Bridge To Bhutan

…For Sustainable Bhutan

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The story of Black-Necked Crane Festival

June 26, 2009 By: Bridge to Bhutan Category: Environment, News, Sustainable Travel

The black-necked Cranes (Grus nigricollis)  is a vulnerable species of Cranes. There are only 5,000-6,000 of them in the world. Each fall, 2-300 black-necked cranes fly few thousand miles from Tibet to two specific locations in Bhutan. They return to Tibet in Spring when it starts to get warmer in Bhutan. The bird is part of the Bhutanese folklore, music, and dance. The villagers celebrate their arrival and they are saddened when the birds depart. The people get nervous when the birds don’t arrive on time since it could mean bad harvest or ill-luck.  The bird is respected and both the people and the government protects the bird’s habitat. Bhutan is also home to one of the most endangered bird species in the world, the White-bellied Heron (Ardea insignis). The unique event to mark the arrival of the black-necked cranes, held annually is an attraction to both locals and tourists alike.

Annual Black-necked Crane Festival celebrationNovember 12

bncThe much awaited event of the Year – the Annual Black-necked Crane Festival is here again. The early morning chill is not a deterrent to the members of Phobjikha Environment Management Committee (PEMC) as they rise up early in preparation for the festival. PEMC, the local community group was formed nine years ago by the Royal Society for Protection of Nature (RSPN) under its integrated conservation and development program (ICDP) initiative. The committee was formed to promote conservation and guide the prudent management of natural resources in Phobjikha. Over the years, the committee has increasingly taken up responsibilities that they are now the organizers of the festival.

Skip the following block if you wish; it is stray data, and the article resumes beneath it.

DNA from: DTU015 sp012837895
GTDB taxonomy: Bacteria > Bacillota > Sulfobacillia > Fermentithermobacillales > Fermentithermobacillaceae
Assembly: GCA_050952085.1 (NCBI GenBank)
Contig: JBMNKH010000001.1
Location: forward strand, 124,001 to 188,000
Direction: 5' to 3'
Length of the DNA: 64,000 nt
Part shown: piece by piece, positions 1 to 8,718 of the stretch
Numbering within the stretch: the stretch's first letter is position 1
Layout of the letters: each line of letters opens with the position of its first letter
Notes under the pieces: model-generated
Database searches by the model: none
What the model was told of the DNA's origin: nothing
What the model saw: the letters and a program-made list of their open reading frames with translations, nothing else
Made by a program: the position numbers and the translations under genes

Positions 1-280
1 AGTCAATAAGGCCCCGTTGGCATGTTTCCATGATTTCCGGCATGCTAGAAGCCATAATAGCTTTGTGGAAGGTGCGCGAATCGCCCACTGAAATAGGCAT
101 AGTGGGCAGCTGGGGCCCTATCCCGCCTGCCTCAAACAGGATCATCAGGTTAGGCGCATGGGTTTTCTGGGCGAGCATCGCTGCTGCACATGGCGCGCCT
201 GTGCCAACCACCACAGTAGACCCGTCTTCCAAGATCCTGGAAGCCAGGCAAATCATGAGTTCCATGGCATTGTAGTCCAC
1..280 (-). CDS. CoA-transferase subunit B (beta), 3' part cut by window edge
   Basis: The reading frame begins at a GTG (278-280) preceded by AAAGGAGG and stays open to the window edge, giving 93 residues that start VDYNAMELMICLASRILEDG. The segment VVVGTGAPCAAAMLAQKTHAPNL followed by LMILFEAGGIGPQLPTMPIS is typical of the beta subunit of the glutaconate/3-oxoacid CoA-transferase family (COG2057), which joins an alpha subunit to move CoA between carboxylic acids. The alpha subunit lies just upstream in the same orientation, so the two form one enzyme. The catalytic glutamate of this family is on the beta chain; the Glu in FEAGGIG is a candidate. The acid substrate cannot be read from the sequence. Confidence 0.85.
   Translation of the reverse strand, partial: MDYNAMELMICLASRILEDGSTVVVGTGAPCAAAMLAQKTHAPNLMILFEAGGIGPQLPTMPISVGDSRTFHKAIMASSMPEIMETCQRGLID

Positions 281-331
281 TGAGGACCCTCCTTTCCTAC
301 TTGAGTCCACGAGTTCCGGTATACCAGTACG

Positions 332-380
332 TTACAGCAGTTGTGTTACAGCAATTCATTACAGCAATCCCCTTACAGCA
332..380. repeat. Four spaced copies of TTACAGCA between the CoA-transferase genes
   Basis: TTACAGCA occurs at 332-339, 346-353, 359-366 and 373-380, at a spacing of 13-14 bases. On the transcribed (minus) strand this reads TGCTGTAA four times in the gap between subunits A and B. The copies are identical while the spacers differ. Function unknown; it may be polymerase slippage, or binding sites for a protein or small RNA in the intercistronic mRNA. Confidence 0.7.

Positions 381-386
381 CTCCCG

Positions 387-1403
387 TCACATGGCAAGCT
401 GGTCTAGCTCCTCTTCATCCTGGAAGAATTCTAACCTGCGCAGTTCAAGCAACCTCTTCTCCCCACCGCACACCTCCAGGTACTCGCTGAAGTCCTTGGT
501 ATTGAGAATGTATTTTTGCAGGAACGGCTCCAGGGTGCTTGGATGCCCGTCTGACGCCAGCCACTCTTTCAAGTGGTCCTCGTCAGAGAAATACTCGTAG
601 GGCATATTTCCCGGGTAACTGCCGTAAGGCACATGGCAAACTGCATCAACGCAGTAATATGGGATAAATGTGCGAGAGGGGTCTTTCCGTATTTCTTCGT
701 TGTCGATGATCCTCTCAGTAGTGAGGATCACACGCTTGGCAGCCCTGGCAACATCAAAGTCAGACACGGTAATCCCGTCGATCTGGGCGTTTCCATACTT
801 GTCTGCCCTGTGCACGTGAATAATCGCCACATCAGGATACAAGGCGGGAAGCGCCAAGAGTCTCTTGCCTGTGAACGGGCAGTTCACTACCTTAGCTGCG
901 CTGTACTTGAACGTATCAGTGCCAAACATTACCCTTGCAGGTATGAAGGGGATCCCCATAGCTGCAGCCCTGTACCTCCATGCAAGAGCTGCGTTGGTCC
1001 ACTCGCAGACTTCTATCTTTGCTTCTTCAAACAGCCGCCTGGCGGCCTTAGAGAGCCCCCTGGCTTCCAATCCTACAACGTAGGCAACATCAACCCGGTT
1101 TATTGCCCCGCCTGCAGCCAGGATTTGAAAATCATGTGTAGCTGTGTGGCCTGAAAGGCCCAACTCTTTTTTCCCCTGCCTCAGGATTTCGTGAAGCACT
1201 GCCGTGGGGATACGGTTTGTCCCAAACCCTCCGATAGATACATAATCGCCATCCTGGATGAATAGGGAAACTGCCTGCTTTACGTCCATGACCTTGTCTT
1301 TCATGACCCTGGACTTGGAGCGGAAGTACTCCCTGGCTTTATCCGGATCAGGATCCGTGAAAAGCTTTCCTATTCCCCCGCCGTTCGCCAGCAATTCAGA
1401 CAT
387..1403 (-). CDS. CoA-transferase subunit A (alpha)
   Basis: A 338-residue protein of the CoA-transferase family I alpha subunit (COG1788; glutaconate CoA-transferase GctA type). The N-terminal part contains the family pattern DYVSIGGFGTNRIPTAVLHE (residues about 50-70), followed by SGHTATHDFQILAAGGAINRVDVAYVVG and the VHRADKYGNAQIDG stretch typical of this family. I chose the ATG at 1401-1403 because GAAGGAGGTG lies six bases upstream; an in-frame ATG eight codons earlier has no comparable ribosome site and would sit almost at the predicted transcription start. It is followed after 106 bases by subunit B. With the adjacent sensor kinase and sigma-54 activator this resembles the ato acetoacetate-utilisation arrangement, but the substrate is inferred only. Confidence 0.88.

The Annual black-necked Crane Festival is celebrated on 12th November every year and coincides with the birth anniversary of our Fourth King Jigme Singye Wangchuck. [Over the years], the crane festival saw a huge crowd such that finding a place to sit was difficult. It also saw a large number of international visitors/ tourists who were delighted to attend such a rare occasion.

The students from two community primary schools in the valley presented cultural items including the most fascinating item, black-necked crane dance. There were also many cultural dance and mask dance items presented by local village folks. One of the unique cultural items was the ‘Pazap’ presented by the folks of Bjena geowg. (more…)

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Measuring Gross National Happiness (GNH): 4 pillars, 9 Domains & 72 Indicators

May 27, 2009 By: Bridge to Bhutan Category: Gross National Happiness, News, Sustainable Development, Tourism & Bhutan

For a long time, Bhutan didn’t want to measure happiness. Simply ask one question- Are you happy in Bhutan? and you have the answer… Since the world is increasingly obsessed with numbers, the Center for Bhutan Studies in Bhutan along with the international academia & development practitioners, came up with a formula after several international conferences on GNH. The first conference was held in 2004 in Thimphu, Bhutan and in 2010, it will be held in Brazil.

Happiness formula: Jealousy, sexual misconduct, or apathy toward reciting prayers – Bhutan is now ready with a set of mathematical formulae to measure these personal feelings and collect it all to calculate the country’s happiness.


Happiness formula uses 72 indicators, from reciting prayers to buying second-hand clothes.

For all those GNH skeptics who said happiness can never be measured, the Centre for Bhutan Studies is ready with the tools. (more…)

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Snowstorm cuts off Merak

March 07, 2009 By: Bridge to Bhutan Category: Environment, Gross National Happiness, Rural Development, Sustainable Development

A powerful snowstorm on February 25 blew away roofs of more than 50 houses, school buildings and a veterinary clinic in Merak, Trashigang. 

The jamtho (parts of roof) of an old temple, Samtenchholing lhakhang, and the gewog guesthouse were also damaged.But there were no casualties said the Sakten dungpa, Tshewang Tobgay, who was informed by a yak herder, who managed to get through the snow and return from Merak yesterday afternoon. (more…)

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